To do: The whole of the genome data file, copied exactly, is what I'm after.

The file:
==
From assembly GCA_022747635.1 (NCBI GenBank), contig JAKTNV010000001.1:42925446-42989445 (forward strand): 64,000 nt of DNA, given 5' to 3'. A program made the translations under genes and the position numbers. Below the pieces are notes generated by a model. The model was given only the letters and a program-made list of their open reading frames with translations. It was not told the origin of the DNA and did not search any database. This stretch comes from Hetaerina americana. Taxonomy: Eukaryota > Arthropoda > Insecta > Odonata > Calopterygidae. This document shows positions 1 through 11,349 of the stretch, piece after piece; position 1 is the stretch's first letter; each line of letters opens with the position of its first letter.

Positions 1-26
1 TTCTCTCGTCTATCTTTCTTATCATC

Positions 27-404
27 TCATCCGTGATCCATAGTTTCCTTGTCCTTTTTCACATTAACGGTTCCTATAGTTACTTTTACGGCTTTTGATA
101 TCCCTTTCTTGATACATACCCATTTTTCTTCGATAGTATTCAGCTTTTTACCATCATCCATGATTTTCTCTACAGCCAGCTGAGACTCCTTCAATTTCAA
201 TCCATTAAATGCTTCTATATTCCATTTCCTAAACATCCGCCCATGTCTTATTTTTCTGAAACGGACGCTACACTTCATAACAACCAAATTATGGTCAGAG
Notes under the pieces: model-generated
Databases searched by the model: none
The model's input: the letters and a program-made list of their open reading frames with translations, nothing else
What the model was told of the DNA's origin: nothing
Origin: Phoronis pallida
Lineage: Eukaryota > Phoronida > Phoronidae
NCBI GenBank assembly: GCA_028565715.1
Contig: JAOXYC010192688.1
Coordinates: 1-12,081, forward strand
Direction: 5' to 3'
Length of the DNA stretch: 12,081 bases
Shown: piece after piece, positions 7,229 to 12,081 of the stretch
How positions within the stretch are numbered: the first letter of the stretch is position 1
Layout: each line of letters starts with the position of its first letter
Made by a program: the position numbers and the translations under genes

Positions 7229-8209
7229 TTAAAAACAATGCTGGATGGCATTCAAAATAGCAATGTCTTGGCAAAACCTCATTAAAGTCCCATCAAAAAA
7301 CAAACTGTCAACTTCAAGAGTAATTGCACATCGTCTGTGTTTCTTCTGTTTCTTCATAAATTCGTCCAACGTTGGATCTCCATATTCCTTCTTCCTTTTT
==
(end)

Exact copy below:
From assembly GCA_022747635.1 (NCBI GenBank), contig JAKTNV010000001.1:42925446-42989445 (forward strand): 64,000 nt of DNA, given 5' to 3'. A program made the translations under genes and the position numbers. Below the pieces are notes generated by a model. The model was given only the letters and a program-made list of their open reading frames with translations. It was not told the origin of the DNA and did not search any database. This stretch comes from Hetaerina americana. Taxonomy: Eukaryota > Arthropoda > Insecta > Odonata > Calopterygidae. This document shows positions 1 through 11,349 of the stretch, piece after piece; position 1 is the stretch's first letter; each line of letters opens with the position of its first letter.

Positions 1-26
1 TTCTCTCGTCTATCTTTCTTATCATC

Positions 27-404
27 TCATCCGTGATCCATAGTTTCCTTGTCCTTTTTCACATTAACGGTTCCTATAGTTACTTTTACGGCTTTTGATA
101 TCCCTTTCTTGATACATACCCATTTTTCTTCGATAGTATTCAGCTTTTTACCATCATCCATGATTTTCTCTACAGCCAGCTGAGACTCCTTCAATTTCAA
201 TCCATTAAATGCTTCTATATTCCATTTCCTAAACATCCGCCCATGTCTTATTTTTCTGAAACGGACGCTACACTTCATAACAACCAAATTATGGTCAGAG
Notes under the pieces: model-generated
Databases searched by the model: none
The model's input: the letters and a program-made list of their open reading frames with translations, nothing else
What the model was told of the DNA's origin: nothing
Origin: Phoronis pallida
Lineage: Eukaryota > Phoronida > Phoronidae
NCBI GenBank assembly: GCA_028565715.1
Contig: JAOXYC010192688.1
Coordinates: 1-12,081, forward strand
Direction: 5' to 3'
Length of the DNA stretch: 12,081 bases
Shown: piece after piece, positions 7,229 to 12,081 of the stretch
How positions within the stretch are numbered: the first letter of the stretch is position 1
Layout: each line of letters starts with the position of its first letter
Made by a program: the position numbers and the translations under genes

Positions 7229-8209
7229 TTAAAAACAATGCTGGATGGCATTCAAAATAGCAATGTCTTGGCAAAACCTCATTAAAGTCCCATCAAAAAA
7301 CAAACTGTCAACTTCAAGAGTAATTGCACATCGTCTGTGTTTCTTCTGTTTCTTCATAAATTCGTCCAACGTTGGATCTCCATATTCCTTCTTCCTTTTT